The Financial Accounting Standards Board (FASB) has been contemplating making significant changes in how both public and private companies account for leases. While the eventual outcome of these discussions is not certain, many of the proposals challenge the current off-balance sheet accounting, which commercial leases now enjoy. If companies are forced to place lease obligations and extension options on their balance sheets, the potential consequences for the many stakeholders in the commercial real estate industry may be significant:
- Some companies may simply choose to own rather than lease space. Some surveys indicate that as many as a third of the firms surveyed plan to go this route. While this would create new demand for the purchase of office and industrial buildings, it would do little to reinvigorate the leasing market.
- Commercial real estate brokers will also need to adapt to the changed marketplace as revenue from long term leases will no longer be as readily available. In the long run, the revenue loss will be made up by the increased velocity of transactions resulting from shorter term commitments but that benefit will be three to five years away, at best. It is highly unlikely that brokers will be able to simply raise transaction fees to cover this loss in the same way they did as leasing velocity decreased in the last three years.
- Leases under revised guidelines would certainly be shorter and fewer options included as part of the lease negotiations. The result would be far less certain income streams for building owners and lenders, which will likely reduce the acceptable levels of leverage available and increase borrowing spreads for commercial properties. Given the increased uncertainty of cash flow, lower leverage and increased borrowing costs, values would likely see some decline that may, or may not, be offset by the increased demand to purchase buildings.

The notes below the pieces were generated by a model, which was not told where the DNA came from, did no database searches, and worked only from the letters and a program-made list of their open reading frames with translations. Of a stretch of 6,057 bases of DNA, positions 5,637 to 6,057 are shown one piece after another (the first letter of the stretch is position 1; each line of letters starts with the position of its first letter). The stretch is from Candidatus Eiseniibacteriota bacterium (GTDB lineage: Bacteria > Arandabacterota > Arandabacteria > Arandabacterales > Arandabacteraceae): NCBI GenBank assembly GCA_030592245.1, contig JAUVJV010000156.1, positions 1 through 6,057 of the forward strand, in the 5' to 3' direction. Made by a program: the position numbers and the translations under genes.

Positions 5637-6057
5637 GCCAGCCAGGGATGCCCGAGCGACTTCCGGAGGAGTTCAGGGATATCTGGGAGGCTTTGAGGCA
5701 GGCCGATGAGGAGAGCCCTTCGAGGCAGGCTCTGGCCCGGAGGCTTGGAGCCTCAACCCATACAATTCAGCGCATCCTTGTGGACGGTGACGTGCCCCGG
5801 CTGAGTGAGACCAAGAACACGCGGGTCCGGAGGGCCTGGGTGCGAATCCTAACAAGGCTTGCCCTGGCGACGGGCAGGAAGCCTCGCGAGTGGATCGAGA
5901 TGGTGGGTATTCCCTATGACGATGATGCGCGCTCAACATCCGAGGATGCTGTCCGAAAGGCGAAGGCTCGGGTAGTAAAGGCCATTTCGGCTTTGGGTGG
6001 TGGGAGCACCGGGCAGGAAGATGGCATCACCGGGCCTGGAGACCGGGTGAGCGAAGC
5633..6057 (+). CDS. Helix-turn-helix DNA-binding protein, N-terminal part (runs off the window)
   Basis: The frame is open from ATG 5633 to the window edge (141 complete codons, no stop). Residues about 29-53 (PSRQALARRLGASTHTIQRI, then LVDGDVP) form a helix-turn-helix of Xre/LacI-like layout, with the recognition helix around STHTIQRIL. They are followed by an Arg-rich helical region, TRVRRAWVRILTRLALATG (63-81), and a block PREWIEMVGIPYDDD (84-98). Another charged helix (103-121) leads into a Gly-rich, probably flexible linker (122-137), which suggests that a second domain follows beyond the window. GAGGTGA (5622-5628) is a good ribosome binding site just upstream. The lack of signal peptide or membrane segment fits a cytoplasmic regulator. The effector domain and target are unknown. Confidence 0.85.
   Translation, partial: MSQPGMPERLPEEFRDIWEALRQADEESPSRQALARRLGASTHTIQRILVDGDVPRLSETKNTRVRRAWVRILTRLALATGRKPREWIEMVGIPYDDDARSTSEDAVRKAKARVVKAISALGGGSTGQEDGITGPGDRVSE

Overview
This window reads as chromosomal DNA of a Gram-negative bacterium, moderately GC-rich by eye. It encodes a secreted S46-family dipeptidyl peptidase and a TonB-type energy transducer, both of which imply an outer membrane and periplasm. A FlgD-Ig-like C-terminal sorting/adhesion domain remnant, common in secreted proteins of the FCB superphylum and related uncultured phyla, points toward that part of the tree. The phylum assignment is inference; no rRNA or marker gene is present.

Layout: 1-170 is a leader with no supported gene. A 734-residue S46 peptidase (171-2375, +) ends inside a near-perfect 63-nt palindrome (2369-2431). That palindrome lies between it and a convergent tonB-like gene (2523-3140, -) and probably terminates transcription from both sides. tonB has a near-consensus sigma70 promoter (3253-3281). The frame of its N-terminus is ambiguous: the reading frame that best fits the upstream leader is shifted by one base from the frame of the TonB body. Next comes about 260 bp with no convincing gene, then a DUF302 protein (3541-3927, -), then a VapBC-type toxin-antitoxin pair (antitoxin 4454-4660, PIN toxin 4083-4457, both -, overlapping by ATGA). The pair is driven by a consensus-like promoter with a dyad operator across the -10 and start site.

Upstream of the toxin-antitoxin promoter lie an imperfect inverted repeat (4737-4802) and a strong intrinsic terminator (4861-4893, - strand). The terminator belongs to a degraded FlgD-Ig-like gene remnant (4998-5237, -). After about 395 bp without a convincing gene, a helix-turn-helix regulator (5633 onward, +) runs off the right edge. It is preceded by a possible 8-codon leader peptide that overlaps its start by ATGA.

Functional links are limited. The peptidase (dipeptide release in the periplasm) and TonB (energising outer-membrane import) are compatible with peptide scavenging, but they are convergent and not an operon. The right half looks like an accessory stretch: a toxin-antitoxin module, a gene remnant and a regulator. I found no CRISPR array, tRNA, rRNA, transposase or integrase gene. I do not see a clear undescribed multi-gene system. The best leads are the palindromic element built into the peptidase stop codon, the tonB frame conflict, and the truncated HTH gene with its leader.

- Shorter leases will result in less capital committed to interior space renovations by both tenants and building owners. As a consequence, there will become an increased demand for “as is” or “paint and carpet” spaces. I expect that the impact on the interior design, architecture and interior finish contractors will be significant.
Despite the good intentions for better financial disclosure, the impact of any new FASB regulations may come with some serious unintended consequences in addition to significant compliance costs. Much remains to be seen as the ultimate decisions are made over the course of the year with planned implementation anticipated in 2014. There is still is plenty of opportunity for an effective compromise.
The intent of this blog posting is to explore the potential implications of the proposed new regulations rather than discuss the intricacies of the FASB proposal. For a look at what is actually being considered, take a look at this link: New FASB Proposal.
Just a little food for thought for the Memorial Day Holiday…